As the head of the Malaria Research Unit established by the Joint Distribution Committee, Kligler settled in Haifa and embarked on his task. He had pamphlets published in all of the local languages, and created a team who fanned out to every village to teach them how to eliminate mosquito breeding grounds. Given the almost complete lack of centralized resources available, every village would have to be responsible for its own ongoing maintenance, with their own shovels and labor. I try to imagine the vision and determination that was called for in order to connect with all of these different populations.
These efforts proved successful, and malaria began to be brought under control. Draining marshlands and swamps became the top priority of the Jewish pioneers, but was also adopted by the other ethnic groups living in malarial regions. Word of this success travelled, as malaria was a deadly epidemic around the world (and still is today in many regions.) In 1925 the Malaria Commission of the League of Nations sent a delegation to Palestine to study the results of Kligler’s work. In their report, they commented that the work and methods seen by them “destroyed pessimism [and] raised hopes” and that the people involved were “benefactors not only to the Palestinian population but to the world as a whole.” Until this time malaria was considered to be an inevitable disease in certain climate regions of the world. Kligler was able to make it understood that malaria was in fact preventable.
In 1926 Kligler was one of five founding faculty members of the Hebrew University. He and his wife, my grandmother Helen, a Hadassah public health nurse who shared her husband’s commitment to Zionism and to public health, moved to Jerusalem, where my father David, their only child, was born that year. Kligler founded the Department of Bacteriology and Hygiene (which would today be called Infectious Diseases) and headed the department until his untimely death in 1944. From Jerusalem he tirelessly continued leading the effort to eradicate malaria.
In 1941 the Department of Health of the British Mandate Government published “A Review of the Control of Malaria in Palestine, 1918-1941,” and it bears quoting at length:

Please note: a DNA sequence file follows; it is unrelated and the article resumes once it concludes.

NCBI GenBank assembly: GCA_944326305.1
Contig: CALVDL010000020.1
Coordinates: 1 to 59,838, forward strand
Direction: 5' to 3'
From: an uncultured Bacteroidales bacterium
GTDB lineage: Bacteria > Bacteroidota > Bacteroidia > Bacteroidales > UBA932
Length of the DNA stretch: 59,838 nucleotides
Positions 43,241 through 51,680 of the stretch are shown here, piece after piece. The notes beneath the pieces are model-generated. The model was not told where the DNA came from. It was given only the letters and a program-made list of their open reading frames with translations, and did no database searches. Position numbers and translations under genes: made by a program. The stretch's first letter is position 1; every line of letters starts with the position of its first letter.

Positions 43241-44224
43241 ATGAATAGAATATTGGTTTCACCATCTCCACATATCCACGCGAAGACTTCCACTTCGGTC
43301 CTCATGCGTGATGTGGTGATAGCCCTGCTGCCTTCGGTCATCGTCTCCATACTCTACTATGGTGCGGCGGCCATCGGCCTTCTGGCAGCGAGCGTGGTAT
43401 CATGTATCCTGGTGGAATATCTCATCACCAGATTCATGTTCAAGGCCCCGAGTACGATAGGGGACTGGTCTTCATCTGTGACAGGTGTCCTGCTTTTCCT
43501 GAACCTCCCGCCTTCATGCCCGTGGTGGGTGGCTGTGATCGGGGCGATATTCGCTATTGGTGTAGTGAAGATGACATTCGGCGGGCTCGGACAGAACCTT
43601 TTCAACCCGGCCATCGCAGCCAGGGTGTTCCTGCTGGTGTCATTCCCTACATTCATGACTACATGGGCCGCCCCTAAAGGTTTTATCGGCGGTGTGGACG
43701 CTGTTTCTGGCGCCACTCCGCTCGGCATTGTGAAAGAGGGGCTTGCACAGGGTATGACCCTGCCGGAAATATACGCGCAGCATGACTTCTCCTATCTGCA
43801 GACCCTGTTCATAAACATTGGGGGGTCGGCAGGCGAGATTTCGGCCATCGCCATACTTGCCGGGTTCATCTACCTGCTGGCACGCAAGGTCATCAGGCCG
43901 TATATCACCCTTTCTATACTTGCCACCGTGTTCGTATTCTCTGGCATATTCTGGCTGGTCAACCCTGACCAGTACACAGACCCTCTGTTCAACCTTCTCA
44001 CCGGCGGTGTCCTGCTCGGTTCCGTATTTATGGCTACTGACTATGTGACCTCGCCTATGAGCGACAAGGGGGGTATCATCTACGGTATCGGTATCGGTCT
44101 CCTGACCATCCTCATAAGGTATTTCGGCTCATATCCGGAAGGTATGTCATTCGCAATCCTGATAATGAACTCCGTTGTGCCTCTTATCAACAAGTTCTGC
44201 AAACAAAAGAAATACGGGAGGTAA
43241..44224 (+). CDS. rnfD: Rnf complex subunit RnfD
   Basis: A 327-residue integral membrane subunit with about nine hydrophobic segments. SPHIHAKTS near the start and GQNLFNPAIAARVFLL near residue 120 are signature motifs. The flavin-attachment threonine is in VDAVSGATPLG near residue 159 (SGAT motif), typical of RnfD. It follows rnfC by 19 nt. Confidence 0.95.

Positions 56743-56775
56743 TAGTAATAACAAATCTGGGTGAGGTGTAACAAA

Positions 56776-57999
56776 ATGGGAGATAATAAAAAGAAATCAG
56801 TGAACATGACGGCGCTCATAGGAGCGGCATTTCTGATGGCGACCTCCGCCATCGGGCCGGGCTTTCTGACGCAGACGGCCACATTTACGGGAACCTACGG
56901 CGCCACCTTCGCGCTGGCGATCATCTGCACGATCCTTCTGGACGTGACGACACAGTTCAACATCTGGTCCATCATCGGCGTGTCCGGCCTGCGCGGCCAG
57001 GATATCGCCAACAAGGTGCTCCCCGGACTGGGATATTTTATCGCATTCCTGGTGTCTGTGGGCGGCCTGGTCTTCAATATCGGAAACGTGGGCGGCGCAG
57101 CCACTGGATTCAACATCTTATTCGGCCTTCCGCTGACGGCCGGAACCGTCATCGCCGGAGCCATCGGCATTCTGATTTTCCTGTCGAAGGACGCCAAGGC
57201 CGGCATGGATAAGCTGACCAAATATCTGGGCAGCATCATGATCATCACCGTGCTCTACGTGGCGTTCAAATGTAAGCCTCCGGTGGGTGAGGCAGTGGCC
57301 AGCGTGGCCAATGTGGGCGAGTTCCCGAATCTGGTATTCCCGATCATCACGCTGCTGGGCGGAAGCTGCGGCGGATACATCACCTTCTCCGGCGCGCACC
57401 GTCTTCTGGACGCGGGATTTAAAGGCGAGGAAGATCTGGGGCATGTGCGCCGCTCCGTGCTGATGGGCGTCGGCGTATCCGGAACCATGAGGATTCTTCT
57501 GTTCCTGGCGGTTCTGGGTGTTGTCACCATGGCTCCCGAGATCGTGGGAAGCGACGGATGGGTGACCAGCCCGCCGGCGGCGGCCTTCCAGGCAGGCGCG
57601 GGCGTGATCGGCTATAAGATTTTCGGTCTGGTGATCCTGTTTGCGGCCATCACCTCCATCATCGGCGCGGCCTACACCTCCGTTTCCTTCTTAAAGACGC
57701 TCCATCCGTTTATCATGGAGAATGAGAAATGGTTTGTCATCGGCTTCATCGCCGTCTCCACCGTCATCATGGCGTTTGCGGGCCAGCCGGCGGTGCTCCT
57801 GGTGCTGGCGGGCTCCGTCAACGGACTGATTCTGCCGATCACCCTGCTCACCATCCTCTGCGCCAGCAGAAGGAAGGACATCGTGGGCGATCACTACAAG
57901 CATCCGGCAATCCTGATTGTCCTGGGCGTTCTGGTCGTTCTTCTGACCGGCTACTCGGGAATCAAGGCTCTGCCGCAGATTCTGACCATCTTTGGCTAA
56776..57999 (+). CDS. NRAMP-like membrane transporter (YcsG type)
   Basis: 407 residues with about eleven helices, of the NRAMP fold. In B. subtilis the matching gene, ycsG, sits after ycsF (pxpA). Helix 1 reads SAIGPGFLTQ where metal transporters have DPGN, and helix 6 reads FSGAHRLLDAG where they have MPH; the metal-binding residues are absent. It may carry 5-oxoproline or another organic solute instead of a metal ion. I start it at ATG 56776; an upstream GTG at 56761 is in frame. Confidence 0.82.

“As the general scheme has gradually advanced in scope, so the community self-help which has been stressed already as a particular feature of the antimalarial scheme here has come more and more to the fore… In rural areas, all headmen and villagers and settlers, must cooperate in the cleaning and channelling of the more important streams and other water holding places adjacent to their dwellings, under skilled government supervision. This is now a seasonal procedure after the April rains…such co-operation was willingly, and even enthusiastically, given. For as the health of villagers and settlers improved from year to year, as dunnum after dunnum of waste land was gradually added to the use of farmers and shepherds, so did this co-operation steadily increase in volume and energy…
“That very large areas of what is recognized by all as some of the most fertile land in the country have been reclaimed, after centuries of waste, by the antimalaria measures taken, is now obvious…Many large tracts which until recently meant nothing but death to those venturing into them, have now been reduced into rich and fertile land free from all danger to health.”
I am truly amazed that my grandfather was able to accomplish these extraordinary goals during decades when he had to navigate not only intergroup tensions and growing mistrust but even active periods of civil war. It is a testament to the possibilities of cooperation when competing factions can be persuaded that it is in their self-interest to join in a common effort. This lesson should not be lost on the United States of America as we now confront a deadly pandemic that requires our own commitment to science, public health, and shared effort.
Israel Jacob Kligler died before he was able to see his dream of a Jewish nation realized. But the efforts that he initiated and led continued after his passing; in 1967 Israel was determined to be free from malaria, (the only nation in the Middle East to accomplish this,) and monitoring and vigilance continue to the present day. I think it might be fair to say that without my grandfather’s vision and unique contributions, the Zionist experiment might not have come to fruition, and we would not be celebrating today the anniversary of Israel’s birth. I am awed by this personal legacy, and it only deepens my commitment to and love for Eretz Yisrael.
I am a map lover, and I want to leave you with some stunning visual evidence that Zalman Greenberg and Anton Alexander have presented that testifies to the intersection of malaria control and the birth of Israel. The map to the right was created by the British Mandate showing the severity of malaria in Palestine in 1920, the year before my grandfather arrived. The shaded areas – such as the coastal plain, the Jezreel and Jordan valleys, and the Sea of Galilee and the Hula valley in far north – indicate where incidence of malaria was most severe.
The next map (black & white) shows where Jewish settlement took place up to 1947. As you can see, the vast majority of Jewish settlements were established in these malarial zones.
It should come as no surprise then that the final map (in color), the United Nations Partition Plan of 1947, closely followed the contours of these malarial areas, forsaken lands that were reclaimed as habitable and rich human habitat through the sacrifice and dedication of Zionist pioneers.